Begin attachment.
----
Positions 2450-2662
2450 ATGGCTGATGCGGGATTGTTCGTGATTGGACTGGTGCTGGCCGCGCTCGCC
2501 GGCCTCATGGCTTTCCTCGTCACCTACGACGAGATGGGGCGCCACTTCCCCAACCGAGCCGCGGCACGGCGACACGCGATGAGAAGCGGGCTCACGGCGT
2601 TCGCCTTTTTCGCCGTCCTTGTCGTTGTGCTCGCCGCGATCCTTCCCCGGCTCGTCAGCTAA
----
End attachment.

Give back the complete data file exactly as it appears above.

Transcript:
Positions 2450-2662
2450 ATGGCTGATGCGGGATTGTTCGTGATTGGACTGGTGCTGGCCGCGCTCGCC
2501 GGCCTCATGGCTTTCCTCGTCACCTACGACGAGATGGGGCGCCACTTCCCCAACCGAGCCGCGGCACGGCGACACGCGATGAGAAGCGGGCTCACGGCGT
2601 TCGCCTTTTTCGCCGTCCTTGTCGTTGTGCTCGCCGCGATCCTTCCCCGGCTCGTCAGCTAA